May be 3000 hours........but usually you sell it or damage it before that!
The magic number I've often heard is 1,000 hours. But that's highly variable. If your records are clean, and you keep your stylus clean, it could be much more. Some people claim that stylus preservatives (like LAST) can help, too. On the other hand, one mistake in handling a new cartridge, could reduce the number to zero.
The best way to check the stylus condition is with a visual check. Some dealers have a microscope. I've heard that you can use strong magnifiers in home, although I can't remember what to look for.
Sonically, the primary sign are problems with the treble on new records. Also, tracking problems with the cartridge towards the end of the record would be a sign of serious wear.
Age can also have an impact--some have claimed that a cartridge is only good for a year or two--although I'm under the impression that newer cartridges age better than older designs.
The suspension drying was the thought on my mind when I talked about cartridges aging poorly. I've heard that older cartridges did have a real problem after a while (some even said a cartridge was only good for a year.) But, the materials used have been improved--or so they say. (Famous last words!)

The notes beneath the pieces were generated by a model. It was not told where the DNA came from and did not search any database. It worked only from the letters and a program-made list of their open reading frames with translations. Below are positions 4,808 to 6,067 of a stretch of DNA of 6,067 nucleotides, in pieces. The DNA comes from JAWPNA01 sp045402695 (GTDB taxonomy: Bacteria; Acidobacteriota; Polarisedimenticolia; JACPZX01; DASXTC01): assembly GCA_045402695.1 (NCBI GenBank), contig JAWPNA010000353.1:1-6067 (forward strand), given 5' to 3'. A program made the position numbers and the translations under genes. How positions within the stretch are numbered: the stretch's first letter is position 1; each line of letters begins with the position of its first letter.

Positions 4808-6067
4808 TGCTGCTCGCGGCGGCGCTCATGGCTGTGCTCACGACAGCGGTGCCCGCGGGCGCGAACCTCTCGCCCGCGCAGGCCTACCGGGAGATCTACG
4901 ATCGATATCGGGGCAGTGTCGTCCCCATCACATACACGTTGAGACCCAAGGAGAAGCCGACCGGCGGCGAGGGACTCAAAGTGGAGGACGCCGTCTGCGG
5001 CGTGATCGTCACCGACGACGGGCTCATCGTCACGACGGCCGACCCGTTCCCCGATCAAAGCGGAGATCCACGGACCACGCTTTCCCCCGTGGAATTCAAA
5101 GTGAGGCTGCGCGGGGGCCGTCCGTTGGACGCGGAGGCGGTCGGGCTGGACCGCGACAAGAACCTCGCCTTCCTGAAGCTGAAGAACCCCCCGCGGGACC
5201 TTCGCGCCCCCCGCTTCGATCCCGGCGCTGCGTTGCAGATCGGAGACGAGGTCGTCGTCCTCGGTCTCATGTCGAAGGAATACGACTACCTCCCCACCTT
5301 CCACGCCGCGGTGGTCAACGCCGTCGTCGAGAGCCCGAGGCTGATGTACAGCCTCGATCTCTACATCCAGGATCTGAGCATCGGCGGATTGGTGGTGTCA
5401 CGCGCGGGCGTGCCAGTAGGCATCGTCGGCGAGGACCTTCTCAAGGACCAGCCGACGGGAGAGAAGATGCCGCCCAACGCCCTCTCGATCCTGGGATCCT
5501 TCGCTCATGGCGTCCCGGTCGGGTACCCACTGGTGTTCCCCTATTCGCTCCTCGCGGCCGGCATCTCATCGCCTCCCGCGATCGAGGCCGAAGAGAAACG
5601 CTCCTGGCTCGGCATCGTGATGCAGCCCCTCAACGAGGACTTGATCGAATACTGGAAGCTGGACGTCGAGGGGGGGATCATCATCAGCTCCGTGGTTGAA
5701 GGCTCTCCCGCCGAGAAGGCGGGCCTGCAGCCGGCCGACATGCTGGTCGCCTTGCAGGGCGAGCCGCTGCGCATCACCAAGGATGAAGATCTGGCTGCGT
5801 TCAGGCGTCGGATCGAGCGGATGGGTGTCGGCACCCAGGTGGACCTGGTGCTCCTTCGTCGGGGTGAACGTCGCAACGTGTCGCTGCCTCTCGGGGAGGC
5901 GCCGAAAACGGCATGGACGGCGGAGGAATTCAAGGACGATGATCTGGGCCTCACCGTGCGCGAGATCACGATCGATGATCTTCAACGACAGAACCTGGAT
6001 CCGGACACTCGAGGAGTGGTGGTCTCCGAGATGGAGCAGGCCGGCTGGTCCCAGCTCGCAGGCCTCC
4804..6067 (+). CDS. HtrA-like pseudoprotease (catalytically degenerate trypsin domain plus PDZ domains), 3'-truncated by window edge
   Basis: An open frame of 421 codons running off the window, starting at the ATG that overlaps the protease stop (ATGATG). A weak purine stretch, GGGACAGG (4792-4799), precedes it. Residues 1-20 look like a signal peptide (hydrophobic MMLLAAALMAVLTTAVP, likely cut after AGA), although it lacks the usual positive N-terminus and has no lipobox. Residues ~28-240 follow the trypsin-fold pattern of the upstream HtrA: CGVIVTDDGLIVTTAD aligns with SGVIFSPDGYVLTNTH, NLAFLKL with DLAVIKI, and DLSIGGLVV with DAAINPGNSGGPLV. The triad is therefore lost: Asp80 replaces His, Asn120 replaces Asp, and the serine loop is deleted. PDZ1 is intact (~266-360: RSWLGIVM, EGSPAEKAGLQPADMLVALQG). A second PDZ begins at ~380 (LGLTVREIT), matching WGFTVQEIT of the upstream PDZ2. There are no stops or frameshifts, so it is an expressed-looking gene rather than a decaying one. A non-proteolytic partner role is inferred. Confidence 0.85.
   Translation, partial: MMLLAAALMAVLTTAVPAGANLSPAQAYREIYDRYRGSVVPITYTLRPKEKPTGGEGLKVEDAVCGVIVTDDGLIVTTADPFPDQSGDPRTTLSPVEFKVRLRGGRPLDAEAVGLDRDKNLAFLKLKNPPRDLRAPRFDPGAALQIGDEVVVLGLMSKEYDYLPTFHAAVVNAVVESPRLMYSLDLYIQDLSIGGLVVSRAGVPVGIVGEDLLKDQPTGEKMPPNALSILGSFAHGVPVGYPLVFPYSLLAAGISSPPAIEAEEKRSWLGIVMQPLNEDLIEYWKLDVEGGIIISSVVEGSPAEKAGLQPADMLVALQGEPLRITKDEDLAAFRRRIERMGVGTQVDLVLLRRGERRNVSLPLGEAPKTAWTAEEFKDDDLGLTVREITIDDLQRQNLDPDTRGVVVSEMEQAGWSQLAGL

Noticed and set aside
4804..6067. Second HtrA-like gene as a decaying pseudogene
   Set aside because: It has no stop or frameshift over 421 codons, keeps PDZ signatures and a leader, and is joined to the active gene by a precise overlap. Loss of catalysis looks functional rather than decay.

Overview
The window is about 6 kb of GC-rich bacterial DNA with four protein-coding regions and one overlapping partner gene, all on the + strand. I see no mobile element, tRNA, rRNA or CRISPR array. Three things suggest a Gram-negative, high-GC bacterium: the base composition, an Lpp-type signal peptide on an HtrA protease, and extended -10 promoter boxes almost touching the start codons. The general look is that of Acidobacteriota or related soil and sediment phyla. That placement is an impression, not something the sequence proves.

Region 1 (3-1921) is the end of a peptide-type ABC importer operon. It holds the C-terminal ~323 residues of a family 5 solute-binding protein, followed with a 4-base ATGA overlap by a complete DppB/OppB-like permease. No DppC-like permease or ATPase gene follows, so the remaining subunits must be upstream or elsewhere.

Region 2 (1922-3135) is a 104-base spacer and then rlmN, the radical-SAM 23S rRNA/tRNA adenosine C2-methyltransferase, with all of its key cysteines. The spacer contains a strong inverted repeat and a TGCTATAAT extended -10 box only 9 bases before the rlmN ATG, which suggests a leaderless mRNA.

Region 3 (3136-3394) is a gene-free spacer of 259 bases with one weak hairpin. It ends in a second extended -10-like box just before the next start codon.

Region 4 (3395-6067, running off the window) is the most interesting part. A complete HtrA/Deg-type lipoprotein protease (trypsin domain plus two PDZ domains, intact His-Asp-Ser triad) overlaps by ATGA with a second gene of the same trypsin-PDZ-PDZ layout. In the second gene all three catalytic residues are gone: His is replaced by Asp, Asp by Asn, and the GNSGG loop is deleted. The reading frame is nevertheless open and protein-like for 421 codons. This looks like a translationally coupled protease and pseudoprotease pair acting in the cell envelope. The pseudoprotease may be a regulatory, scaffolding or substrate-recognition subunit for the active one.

If your table and arm are set up correctly and your vinyl is properly cleaned, 5,000 hours of life are not uncommon for good quality (Class B and above) cartridges. Forget the magnifing glass at home...not enough magnification. I use a high power stereo microscope availiable at work for inspection. I also agree with Adle...you will more than likely swap out before wear out.
My silly response: It all depends on the cartridge. I sold a Linn LP12 with a Monster Alpha Genesis 1000 MC to a friend of mine years ago and he is still using it, I know that cartridge very well and it is still hanging on. The thing has got to be 8 years old by now. I also owned a Linn K-9 that only lasted me around 1000 hrs, I put it in a shelf for around 6 months and tried using it again only to find the suspension got hard (gave it to another friend so that she -yes a FEMALE audiophile- could re-tip it and use it).
I forgot the name of the writer but he was one of the 2-3 most famous names in the stereophile business, who wrote, "I have never as yet [in my audiophile career]wore out a cartridge" I think that the 1000 hours that the manufacturers give, is an arbitrary figure to cover abuse, dirty records and other unsavory conditions.